Even if the Court would agree with the respondent on that point that doesn’t help the respondent in this case because when Congress amended and changed the procedures for a review of orders of the Interstate Commerce Commission whether it have been a reference, it not only provided that the referring court would have exclusive jurisdiction but it also provided that any such proceeding seeking review in the referral court would have to be filed within 90 days from the date the order of the Interstate Commerce Commission became final.

But in the Atlantic Coast Line case no one said for example that the carrier could not seek review in some other court that the shipper did not file his own action?

Daniel M. Friedman:

That is correct Mr. Justice but I responded under the Urgent Deficiencies Act which governs review of Interstate Commerce Commission orders, there is no time limit for seeking judicial review.

Unlike most of the review provisions there is no time limit that it may come in a year later after in the Interstate Commerce Commission order and seek judicial review.

But under this provision, under Section 1336 (c) of Title 28, it says explicitly any action brought on to subsection (b) which provides for review in the referring court shall be filed with a 90 days from the date that the order of the Interstate Commerce Commission becomes final, that is if you go back to the referring court following a decision of the Interstate Commerce Commission on a reference you have to go back to the referring court within 90 days after the order of the Commission becomes final.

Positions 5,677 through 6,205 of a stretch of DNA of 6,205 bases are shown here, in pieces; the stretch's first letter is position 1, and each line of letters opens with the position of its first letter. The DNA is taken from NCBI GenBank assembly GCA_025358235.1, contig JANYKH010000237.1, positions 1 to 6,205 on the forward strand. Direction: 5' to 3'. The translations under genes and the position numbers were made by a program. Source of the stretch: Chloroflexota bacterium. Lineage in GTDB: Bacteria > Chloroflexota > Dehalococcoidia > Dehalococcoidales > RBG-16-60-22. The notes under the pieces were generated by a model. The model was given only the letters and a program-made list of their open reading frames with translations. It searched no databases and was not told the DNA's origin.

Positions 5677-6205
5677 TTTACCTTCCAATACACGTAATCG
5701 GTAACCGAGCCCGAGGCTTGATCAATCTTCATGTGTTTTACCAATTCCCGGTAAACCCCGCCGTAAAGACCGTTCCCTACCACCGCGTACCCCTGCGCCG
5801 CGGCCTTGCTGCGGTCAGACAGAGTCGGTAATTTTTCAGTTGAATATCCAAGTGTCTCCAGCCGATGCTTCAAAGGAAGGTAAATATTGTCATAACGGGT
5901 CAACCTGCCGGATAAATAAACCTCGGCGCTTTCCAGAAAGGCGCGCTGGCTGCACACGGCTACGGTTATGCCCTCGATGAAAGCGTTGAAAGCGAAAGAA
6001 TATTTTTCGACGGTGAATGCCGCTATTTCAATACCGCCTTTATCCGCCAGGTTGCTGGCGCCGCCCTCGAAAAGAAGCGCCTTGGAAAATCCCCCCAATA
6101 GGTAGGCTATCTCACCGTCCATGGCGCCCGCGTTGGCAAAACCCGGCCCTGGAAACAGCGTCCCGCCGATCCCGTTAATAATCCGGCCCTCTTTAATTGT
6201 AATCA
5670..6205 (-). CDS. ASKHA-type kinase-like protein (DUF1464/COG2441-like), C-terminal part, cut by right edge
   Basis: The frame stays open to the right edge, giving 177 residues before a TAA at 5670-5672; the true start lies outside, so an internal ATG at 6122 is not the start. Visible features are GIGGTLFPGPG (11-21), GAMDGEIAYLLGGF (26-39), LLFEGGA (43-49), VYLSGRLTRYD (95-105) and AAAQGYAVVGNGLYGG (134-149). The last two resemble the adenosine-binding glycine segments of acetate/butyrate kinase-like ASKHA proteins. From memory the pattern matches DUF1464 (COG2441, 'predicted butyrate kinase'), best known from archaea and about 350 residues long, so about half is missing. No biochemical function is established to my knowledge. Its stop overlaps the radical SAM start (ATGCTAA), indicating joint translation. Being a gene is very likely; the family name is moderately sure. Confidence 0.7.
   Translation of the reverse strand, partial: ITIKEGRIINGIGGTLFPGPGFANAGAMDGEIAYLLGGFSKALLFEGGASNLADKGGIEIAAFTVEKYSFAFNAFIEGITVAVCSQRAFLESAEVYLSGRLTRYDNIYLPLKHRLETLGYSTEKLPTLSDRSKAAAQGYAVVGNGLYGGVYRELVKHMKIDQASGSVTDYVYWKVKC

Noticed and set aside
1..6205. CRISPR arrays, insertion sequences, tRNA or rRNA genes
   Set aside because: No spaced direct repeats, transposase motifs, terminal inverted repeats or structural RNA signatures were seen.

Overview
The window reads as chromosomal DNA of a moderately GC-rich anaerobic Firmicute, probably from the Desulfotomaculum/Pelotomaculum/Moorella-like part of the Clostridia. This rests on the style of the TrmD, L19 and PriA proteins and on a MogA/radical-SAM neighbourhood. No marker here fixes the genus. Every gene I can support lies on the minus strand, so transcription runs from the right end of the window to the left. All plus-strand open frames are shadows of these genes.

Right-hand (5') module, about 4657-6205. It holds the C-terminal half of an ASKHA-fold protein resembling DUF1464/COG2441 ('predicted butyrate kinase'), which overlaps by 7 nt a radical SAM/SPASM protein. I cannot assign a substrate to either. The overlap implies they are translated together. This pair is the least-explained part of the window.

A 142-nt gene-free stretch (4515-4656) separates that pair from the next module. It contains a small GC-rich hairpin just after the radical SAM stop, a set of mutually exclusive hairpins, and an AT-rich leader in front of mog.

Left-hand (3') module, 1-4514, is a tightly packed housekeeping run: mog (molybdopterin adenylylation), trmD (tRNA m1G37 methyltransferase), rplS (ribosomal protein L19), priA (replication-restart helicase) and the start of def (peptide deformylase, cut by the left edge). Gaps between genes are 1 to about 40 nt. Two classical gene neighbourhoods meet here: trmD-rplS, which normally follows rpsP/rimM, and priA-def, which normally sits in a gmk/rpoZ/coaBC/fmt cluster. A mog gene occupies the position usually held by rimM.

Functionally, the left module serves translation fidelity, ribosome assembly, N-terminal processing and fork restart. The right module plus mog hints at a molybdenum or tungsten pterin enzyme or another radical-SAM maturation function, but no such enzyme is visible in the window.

And that was clearly not done in this case.

I just like to refer briefly to some of the dates since —

Could I ask you?

Let’s assume a shipper asked for reparations in the — before the Maritime Commission and it gets it.

And the Maritime Commission says that the rate is unreasonable.

May the carrier then resort to the Court of Appeals which you say is the exclusive way of reviewing such an order of the Maritime Commission?

Daniel M. Friedman:

Not — I would think not Mr. Justice in that type of an order because —

Why?

Daniel M. Friedman:

Because of the basic decision that Consolo case —

Well, I know but you see Consolo did not have anything like 1336 to rely on.

Daniel M. Friedman:

I would say then —

All it had in Consolo was the statute which says the exclusive jurisdiction is in the Court of Appeals to review in all of the Maritime Commission, correct?